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Noisy office neighbour - I'll never last the week

(31 Posts)
catweasel44 Wed 04-Oct-17 14:20:19

I rent a lovely office in a building. There are 6 offices and we all get on well. There's a shared kitchen, we bring cakes in every now and then, all good.

Someone new has moved in. I know them vaguely but not well.


What do I do? Suggest some duets? Get a big red chair I can turn round? Ear muffs?

Help! I love my quiet peaceful office.

MrsExpo Wed 04-Oct-17 14:31:15

Have you asked him to keep it down a bit as you're trying to work/concentrate/talk on the phone etc. Maybe he doesn't realise how annoying it is to you. Also - does it bother everyone else?

MyBrilliantDisguise Wed 04-Oct-17 14:38:38

You're paying rent for a quiet office. You need to tell him that he has to be quiet - it's ridiculous that he should be making that sort of noise when he's disturbing others.

catweasel44 Wed 04-Oct-17 14:44:33

I know - but I feel awkward.

I mean - can you turn the radio down, or do you mind if I close your door is one thing, but 'can you stop singing Eurythmics at the top of your voice' is quite another.

I think he's quite attention seeking.

MyBrilliantDisguise Wed 04-Oct-17 14:50:08

It's easy, though. Go into his office and say "I don't know whether you're aware of it, but when you whistle and sing I can hear it in my office. I hired this space so that I could work quietly, so please could you keep the noise down?" Smile and go back to your own office.

RoryItsSnowing Wed 04-Oct-17 15:00:58

Definitely attention seeking. Maybe after being consistently ignored for a few days he'll get the message and shut up? Or he could be one of those people who can't handle silence and has to fill it with anything...

TheKidsAreTakingMySanity Wed 04-Oct-17 16:18:51

Wait, he's singing Eurythmics? Sing along!!!

AliceLostInWonderland321 Wed 04-Oct-17 16:25:26

I would just go to his office and say "I can hear you singing and whistling a lot whilst I'm in my office and I'm struggling to concentrate, would you mind keeping it down a bit?"

He'll probably be a happy, jokey man if he's going around singing all day!

Maybe you will make a friend OP. Let us know when you're on X-Factor with singing office man smile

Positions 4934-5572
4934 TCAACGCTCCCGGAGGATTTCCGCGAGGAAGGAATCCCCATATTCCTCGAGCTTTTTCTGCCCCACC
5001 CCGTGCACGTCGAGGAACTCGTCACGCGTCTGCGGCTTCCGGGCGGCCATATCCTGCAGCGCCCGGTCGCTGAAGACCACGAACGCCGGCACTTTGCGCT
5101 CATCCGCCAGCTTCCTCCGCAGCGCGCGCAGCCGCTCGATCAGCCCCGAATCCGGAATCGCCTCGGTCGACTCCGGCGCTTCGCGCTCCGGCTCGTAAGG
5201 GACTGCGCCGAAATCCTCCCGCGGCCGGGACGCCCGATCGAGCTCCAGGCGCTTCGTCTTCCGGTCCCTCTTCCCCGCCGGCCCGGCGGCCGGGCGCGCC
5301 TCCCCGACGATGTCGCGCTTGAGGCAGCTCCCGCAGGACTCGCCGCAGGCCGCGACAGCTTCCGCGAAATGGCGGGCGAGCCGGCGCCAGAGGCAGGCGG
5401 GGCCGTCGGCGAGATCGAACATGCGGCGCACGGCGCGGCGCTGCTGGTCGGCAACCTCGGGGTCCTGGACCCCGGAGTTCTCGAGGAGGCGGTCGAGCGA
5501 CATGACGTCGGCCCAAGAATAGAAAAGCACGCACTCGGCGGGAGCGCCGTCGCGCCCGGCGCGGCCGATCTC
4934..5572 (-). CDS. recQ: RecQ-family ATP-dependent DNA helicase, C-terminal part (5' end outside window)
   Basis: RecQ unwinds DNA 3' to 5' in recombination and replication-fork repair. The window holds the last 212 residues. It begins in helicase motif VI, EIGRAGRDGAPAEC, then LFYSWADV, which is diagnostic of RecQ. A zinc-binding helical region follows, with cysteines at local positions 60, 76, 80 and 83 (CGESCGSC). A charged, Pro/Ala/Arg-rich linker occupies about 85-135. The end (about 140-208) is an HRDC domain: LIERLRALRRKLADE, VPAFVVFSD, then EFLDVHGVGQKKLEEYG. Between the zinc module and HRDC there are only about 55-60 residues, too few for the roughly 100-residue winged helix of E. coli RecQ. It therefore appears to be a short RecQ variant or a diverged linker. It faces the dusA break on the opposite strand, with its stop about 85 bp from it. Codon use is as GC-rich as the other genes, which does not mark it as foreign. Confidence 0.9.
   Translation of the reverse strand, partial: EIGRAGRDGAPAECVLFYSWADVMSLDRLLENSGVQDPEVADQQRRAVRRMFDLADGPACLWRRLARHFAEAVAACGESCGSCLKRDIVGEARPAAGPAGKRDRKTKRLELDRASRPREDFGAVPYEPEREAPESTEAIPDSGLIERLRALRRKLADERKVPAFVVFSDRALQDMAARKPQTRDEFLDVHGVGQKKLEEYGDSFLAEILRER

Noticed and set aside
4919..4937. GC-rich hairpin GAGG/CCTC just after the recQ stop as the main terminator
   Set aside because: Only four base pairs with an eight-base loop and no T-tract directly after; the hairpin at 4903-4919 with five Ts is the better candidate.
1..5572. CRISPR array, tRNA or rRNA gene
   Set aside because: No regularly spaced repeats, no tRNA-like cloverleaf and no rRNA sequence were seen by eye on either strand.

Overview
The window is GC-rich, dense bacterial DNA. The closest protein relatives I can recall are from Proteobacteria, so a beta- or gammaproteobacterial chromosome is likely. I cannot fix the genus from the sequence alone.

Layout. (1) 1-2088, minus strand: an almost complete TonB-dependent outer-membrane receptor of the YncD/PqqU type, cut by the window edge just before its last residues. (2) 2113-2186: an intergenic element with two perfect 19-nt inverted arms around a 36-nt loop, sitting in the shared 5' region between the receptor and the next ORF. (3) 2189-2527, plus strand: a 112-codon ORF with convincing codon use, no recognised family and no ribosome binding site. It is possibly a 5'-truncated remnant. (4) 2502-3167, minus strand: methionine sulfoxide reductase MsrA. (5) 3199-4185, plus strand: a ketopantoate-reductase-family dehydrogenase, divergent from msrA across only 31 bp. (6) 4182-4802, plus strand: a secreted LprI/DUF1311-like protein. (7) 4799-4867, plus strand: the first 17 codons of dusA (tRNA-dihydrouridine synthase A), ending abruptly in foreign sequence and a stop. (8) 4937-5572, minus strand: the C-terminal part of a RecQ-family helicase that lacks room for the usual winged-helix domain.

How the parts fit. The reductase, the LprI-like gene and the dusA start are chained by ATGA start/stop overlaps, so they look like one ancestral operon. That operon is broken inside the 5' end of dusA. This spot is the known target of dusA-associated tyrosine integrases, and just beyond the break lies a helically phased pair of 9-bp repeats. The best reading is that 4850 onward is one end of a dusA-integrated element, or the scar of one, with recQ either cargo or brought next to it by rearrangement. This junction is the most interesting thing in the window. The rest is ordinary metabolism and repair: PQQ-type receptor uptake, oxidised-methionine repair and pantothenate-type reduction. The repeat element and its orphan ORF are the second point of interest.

AliceLostInWonderland321 Wed 04-Oct-17 16:26:28

Don't think he's necessarily attention seeking btw.

Some people whistle all the time and can't help it. They don't realise they're doing it.

KoolKoala07 Wed 04-Oct-17 16:27:45

Tell him that 'sweet dreams' are made of peace and quiet or that he really is a 'thorn in your side' grin

Ghostontoast Wed 04-Oct-17 16:59:39

There was someone in a summer placement who sang badly out of key to herself all the time. I was going to ask the woman who she sat nearest to (the office dragon) how she could bear it all day, but luckily I didn't as it turned out it was her niece!

gunsandbanjos Wed 04-Oct-17 17:02:12

Just ask him in a friendly way. He’s probably oblivious.

DingDongDenny Wed 04-Oct-17 17:07:35

Yes Kool Koala

Then tell him You have placed a chill on my heart and when tomorrow comes if you don't shut up baby's gonna cry

Lotsawobblybits Wed 04-Oct-17 17:09:26

Have a word with your landlord, with some details of the exact times and behaviour.

We are in a similar position to you - office rent in shared building and the Site/Building Manager deals with any problems like that. He told me he keeps it anonymous as well so it prevents any reprisal, not that we have complained or been accused so to speak!

Belleende Wed 04-Oct-17 17:29:19

We have an open plan office. Recently we moved, and the first day I was there I heard someone whilstling really loudly, and not particularly in tune. Before brain engaged gob said l, "who the hell thinks whistling is ok in an open plan office?".
The culprit turned and looked at me, looked a bit abash, but the whistling ceased. Turns out it had been driving everyone bonkers but no one would say anything. Sometimes the direct approach is necessary.